Scalars and Vectors
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Scalars and Vectors

We have already seen the definition of a scalar when working with matrices, however, we will now redefine it so that it makes a little more sense with regards to vectors (which we also define).

Definition: A Scalar is a numerical quantity that has a magnitude but no direction (e.g. $0.5$, $3$], etc…). A Vector is a quantity that has both a magnitude and a direction (e.g. $5$ left, $2$ west, etc…).

For most of the linear algebra pages we will denote a scalar by a lowercase letter, usually $k$, $m$, or $l$, while we will generally denote a vector with an arrow such as $\vec{u}$ or sometimes bolded characters such that $\mathbf{u}$. We will write $\vec{u} \in \mathbb{R}^n$ if we want to specify that the vector $\vec{u}$ is in Euclidean $n$-space. For example, $\vec{v} \in \mathbb{R}^n$ means that $\vec{v}$ is in 2-dimensional space.

Geometrically, we can say that a vector in $n$-space is comprised of $n$-components which describes the vector itself, that is $\vec{u} = (u_1, u_2, ..., u_n)$. Geometrically, a vector in 2-space or 3-space can be represented as a straight line with an arrowhead:

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Before we talk about vectors further, we will introduce some important definitions.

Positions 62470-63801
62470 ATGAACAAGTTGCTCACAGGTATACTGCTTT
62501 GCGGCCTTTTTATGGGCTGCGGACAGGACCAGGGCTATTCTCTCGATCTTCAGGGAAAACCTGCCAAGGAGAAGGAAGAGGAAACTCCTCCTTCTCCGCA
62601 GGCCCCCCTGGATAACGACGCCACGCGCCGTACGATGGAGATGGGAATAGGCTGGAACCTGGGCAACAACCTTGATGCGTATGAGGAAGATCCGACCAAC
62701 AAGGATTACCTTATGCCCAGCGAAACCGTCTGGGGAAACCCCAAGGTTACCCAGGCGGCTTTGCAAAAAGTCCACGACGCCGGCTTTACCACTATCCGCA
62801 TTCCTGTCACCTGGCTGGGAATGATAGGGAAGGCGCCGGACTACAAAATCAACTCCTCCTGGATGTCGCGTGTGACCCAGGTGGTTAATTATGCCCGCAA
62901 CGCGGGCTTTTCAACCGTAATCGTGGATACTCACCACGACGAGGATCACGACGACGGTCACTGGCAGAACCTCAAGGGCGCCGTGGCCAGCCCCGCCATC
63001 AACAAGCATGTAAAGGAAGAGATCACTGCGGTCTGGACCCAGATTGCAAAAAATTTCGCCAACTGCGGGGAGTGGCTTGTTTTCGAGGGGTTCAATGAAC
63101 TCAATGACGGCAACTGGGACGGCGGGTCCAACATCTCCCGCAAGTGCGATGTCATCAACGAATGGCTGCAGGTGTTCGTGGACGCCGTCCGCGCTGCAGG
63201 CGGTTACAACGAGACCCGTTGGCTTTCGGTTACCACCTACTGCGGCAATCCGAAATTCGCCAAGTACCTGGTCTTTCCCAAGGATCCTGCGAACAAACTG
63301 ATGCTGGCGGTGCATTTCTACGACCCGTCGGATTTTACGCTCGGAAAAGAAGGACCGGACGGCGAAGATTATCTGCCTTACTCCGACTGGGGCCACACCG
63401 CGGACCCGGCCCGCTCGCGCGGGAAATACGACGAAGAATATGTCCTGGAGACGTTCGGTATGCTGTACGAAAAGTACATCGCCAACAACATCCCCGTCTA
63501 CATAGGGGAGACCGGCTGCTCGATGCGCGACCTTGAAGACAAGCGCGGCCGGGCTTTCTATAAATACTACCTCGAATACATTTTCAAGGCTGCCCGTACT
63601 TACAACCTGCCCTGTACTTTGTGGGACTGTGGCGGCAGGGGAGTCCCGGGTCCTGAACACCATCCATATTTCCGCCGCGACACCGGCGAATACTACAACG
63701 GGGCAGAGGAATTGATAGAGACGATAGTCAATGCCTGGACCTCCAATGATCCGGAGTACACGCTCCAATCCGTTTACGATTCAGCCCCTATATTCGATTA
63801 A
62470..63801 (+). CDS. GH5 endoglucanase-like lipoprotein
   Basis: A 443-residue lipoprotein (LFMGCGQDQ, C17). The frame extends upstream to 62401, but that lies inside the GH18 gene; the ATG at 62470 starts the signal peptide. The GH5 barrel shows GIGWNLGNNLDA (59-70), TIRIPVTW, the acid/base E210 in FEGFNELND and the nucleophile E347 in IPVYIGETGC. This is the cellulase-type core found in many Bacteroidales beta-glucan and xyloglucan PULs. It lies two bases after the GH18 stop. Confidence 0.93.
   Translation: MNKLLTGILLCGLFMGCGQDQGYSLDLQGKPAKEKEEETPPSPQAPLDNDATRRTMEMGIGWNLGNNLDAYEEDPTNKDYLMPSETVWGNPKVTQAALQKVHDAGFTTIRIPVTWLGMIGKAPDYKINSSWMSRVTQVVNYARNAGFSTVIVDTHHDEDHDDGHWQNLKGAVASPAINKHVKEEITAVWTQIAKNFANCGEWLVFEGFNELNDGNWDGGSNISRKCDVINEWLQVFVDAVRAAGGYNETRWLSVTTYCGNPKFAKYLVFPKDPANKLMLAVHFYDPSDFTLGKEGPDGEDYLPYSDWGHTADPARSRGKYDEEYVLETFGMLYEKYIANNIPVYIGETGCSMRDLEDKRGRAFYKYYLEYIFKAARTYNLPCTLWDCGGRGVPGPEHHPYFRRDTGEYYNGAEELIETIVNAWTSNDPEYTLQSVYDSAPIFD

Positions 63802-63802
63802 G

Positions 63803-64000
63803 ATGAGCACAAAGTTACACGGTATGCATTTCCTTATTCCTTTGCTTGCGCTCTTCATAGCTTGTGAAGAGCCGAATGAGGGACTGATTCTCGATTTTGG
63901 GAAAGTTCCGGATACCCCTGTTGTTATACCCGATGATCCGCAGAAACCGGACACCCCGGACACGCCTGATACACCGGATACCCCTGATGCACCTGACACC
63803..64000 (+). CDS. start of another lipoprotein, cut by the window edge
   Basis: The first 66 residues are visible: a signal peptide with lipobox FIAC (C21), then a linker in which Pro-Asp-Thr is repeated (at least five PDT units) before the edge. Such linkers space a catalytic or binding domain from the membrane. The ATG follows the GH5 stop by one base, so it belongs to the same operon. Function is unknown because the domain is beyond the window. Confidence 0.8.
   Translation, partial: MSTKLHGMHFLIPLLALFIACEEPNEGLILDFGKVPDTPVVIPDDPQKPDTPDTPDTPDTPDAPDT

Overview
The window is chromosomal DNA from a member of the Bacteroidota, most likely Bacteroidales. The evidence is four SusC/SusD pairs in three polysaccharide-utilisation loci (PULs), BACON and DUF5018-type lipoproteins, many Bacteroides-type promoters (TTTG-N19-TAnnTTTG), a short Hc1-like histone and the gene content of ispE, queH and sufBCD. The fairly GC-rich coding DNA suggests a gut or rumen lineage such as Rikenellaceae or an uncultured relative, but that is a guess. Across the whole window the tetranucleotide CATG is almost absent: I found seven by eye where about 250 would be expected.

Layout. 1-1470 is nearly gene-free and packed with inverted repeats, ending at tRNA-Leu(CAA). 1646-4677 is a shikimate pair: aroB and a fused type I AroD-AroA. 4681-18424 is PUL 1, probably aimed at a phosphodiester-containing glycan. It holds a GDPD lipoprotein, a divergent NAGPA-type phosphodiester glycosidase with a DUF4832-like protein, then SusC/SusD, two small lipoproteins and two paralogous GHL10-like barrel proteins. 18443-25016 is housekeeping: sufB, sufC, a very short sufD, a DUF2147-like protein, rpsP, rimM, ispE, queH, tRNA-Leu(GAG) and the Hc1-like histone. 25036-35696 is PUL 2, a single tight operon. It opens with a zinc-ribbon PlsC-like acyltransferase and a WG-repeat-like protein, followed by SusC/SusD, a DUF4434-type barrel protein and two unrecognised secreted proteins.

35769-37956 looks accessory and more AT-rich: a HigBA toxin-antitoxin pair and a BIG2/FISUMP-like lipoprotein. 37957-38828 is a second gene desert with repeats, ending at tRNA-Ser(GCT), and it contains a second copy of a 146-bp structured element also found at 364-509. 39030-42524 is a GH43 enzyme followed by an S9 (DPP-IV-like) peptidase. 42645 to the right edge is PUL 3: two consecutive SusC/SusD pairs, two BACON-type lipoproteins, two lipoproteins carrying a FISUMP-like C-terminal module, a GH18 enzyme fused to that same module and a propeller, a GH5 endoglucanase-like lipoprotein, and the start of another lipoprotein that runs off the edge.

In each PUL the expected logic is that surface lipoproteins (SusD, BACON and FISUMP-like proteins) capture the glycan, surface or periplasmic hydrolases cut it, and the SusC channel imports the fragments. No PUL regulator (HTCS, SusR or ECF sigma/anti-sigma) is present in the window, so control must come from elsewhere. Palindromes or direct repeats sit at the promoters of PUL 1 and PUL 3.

Definition: Let $\vec{u} \in \mathbb{R}^n$. Then the Initial point of $\vec{u}$ is the start of the arrow that represents $\vec{u}$ and the Terminal point of $\vec{u}$ is the end of the arrow that represents $\vec{u}$. The Origin is the point whose components are all zero, that is, the point where all the axes of the coordinate system intersect.

For example, consider the vector that has its initial point at coordinates $P$ and terminal point at coordinates $Q$. We can draw a vector from $P$ to $Q$ and denote this vector $\vec{PQ}$:

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Sometimes an initial point and terminal point are not specified, for example the vector $\vec{u} = (2, 4)$. We can thus draw this vector anywhere in the 2-space plane, however it is common to place the vector at the origin.

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Therefore, if an initial point and terminal point is not relevant for a vector, then the vector itself can be represented geometrically as a line with an arrowhead or just a point.

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